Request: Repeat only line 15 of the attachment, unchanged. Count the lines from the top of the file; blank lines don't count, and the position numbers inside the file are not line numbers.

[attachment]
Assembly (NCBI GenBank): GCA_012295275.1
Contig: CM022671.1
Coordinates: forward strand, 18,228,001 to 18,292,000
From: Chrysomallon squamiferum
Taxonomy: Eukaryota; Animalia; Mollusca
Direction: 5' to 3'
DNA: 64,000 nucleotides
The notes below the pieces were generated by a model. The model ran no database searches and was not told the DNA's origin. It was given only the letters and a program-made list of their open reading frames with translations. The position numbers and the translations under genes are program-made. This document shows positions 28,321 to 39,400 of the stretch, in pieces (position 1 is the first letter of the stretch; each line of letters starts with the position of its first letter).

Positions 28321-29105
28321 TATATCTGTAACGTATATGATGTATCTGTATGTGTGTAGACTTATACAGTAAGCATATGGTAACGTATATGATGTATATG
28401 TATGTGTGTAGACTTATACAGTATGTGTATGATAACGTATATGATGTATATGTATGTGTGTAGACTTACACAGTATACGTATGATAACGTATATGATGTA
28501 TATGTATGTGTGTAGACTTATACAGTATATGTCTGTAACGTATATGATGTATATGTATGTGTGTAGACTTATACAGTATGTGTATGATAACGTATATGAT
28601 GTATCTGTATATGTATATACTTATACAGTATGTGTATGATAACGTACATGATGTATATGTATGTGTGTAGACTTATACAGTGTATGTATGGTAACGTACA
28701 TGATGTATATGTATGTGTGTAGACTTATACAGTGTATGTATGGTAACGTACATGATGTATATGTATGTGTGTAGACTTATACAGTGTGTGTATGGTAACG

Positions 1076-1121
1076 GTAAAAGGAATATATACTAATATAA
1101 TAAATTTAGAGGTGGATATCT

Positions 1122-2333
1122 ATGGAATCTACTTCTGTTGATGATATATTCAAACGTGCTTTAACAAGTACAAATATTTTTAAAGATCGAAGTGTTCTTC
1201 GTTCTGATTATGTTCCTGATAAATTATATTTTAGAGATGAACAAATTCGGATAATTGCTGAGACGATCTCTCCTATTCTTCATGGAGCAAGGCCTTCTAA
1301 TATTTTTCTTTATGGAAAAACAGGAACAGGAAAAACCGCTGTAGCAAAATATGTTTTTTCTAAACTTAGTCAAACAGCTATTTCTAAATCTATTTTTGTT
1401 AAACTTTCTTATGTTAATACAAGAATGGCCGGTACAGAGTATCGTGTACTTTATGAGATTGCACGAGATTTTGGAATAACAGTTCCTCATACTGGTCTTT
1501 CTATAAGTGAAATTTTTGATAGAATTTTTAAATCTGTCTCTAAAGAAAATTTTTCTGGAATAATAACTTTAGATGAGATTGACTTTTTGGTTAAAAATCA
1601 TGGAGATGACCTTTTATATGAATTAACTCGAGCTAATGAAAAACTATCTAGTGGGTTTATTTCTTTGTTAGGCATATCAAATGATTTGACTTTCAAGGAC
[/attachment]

Positions 1076-1121